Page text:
While many are stocking up on allergy medicine in preparation for spring, a new study from researchers at Virginia Commonwealth University Massey Cancer Center has uncovered a new connection between allergy and cancer that could potentially lead to therapies involving common antihistamines.
Recently published in the Journal of Leukocyte Biology, the study was led by Daniel H. Conrad, Ph.D., member of the Cancer Cell Signaling research program at Massey and professor of microbiology and immunology at the VCU School of Medicine, with substantial contributions from Ph.D. students and co-first authors Rebecca K. Martin and Sheinei J. Saleem. The study demonstrated that histamine, a component of the immune system that responds to allergens and foreign pathogens and is also linked to inflammation, plays a role in protecting tumors from the immune system. By blocking the production of histamine in animal models, the researchers were able to interrupt a process that promotes melanoma growth.
"This research is very exciting as it draws a connection between two diseases that aren't commonly linked: allergy and cancer," says Conrad. "However, it's important to realize that this connection is very novel and further research is needed before we know if antihistamines can be used effectively in cancer therapies."
Histamine is produced by mast cells, which are especially numerous in the nose, mouth and blood vessels to help defend against pathogens and aid in wound healing. The researchers found that histamine induces the activation, survival and proliferation of myeloid derived suppressor cells (MDSCs), which help promote tumor growth by suppressing the immune system. They also discovered that MDSCs tend to migrate toward mast cells, which help traffic the MDSCs to sites of inflammation such as the liver and tumors. The cycle continues as histamine released by mast cells further promotes the survival and proliferation of MDSCs. This occurs in two subpopulations of MDSCs, but most dramatically in the monocytic subpopulation. Through their experiments, the researchers showed that monocytic MDSCs can be decreased by over-the-counter antihistamines such as cetirizine (Zyrtec) and cimetidine (Tagamet).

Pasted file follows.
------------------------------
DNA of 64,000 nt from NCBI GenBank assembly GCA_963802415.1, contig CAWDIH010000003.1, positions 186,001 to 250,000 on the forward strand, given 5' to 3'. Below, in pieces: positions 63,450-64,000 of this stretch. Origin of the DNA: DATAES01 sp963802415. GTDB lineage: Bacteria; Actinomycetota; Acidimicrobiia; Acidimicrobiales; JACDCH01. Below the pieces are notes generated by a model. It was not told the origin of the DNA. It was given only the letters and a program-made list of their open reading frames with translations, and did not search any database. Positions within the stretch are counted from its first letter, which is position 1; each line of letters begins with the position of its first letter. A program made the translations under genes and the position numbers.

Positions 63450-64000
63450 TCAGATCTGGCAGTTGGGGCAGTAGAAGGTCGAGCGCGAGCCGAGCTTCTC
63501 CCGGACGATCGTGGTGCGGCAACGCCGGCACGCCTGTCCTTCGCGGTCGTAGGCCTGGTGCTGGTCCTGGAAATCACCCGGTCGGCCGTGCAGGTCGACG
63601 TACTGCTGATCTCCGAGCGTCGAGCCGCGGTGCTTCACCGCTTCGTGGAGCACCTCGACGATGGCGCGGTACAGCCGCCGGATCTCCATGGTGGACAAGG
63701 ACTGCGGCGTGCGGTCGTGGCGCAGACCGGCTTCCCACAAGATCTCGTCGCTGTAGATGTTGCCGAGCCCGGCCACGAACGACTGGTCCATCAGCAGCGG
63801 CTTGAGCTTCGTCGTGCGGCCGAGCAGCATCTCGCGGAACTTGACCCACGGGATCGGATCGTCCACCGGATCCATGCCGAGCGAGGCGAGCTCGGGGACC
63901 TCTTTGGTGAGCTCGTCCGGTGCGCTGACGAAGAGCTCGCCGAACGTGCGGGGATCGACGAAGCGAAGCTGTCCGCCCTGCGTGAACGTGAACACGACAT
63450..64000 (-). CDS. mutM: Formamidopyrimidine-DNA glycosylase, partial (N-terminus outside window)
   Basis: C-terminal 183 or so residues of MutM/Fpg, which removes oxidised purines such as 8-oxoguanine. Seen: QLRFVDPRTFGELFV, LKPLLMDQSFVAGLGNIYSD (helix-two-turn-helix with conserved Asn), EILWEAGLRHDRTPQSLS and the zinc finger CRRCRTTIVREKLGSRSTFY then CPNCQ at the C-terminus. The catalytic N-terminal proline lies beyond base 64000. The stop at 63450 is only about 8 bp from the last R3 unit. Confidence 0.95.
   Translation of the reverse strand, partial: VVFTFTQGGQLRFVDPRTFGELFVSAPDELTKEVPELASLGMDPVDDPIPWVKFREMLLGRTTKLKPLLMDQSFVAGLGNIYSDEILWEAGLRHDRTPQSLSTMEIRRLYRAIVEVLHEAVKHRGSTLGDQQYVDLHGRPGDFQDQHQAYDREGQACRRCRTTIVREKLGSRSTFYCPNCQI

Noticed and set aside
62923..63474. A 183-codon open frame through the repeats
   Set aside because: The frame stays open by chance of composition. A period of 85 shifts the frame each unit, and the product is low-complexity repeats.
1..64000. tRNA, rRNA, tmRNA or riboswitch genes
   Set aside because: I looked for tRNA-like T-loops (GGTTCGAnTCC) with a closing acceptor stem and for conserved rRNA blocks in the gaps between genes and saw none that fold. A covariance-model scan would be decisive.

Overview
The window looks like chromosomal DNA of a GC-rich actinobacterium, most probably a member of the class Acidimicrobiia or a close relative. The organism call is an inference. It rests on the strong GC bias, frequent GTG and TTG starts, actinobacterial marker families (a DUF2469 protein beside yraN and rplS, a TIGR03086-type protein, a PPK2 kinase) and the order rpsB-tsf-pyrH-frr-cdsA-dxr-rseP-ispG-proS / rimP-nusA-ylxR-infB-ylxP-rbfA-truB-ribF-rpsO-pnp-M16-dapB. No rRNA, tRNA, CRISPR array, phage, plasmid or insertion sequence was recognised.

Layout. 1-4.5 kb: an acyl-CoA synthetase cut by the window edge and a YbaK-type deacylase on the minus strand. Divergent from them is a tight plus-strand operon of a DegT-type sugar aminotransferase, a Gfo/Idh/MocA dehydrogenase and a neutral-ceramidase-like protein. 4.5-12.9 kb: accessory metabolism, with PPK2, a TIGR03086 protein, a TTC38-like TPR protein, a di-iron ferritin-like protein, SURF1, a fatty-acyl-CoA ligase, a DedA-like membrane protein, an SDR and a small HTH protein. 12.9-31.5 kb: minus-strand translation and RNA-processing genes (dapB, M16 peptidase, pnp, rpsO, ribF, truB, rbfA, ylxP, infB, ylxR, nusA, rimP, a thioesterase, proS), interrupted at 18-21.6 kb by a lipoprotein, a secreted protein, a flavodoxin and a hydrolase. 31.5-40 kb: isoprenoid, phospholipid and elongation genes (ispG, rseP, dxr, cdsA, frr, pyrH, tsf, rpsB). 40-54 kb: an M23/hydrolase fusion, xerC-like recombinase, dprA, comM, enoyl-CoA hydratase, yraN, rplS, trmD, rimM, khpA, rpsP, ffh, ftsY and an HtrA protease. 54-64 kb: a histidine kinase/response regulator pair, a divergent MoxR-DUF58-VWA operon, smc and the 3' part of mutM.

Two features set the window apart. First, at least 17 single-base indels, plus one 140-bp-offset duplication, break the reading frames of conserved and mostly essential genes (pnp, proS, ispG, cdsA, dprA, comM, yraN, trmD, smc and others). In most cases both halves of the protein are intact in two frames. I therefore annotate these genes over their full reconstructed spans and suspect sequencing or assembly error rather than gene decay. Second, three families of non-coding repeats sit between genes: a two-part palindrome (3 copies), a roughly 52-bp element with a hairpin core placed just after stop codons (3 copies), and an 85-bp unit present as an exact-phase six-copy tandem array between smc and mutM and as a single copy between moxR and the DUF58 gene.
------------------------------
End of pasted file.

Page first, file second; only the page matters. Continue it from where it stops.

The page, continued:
In addition, the researchers found that patients experiencing allergic symptoms have more MDSCs circulating in their bloodstream than non-allergic patients.
"MDSCs have generated a great deal of interest in recent years because they limit the effects of the immune response against cancer," says study collaborator Harry D. Bear, M.D., Ph.D., member of the Developmental Therapeutics research program at Massey, professor and chair of the Division of Surgical Oncology at the VCU School of Medicine and director of the Breast Health Center at VCU Health System. "Now that we have shown that antihistamines can interfere with the production of MDSCs, we are hopeful that we may be able to use them to restore the immune system's ability to fight off tumors."
Previously, the research team found that mast cells were essential for MDSC activity. Their next step is to further dissect the mechanism of the mast cell and MDSC interaction and the involvement of other mast cell mediators, like histamine, in MDSC function.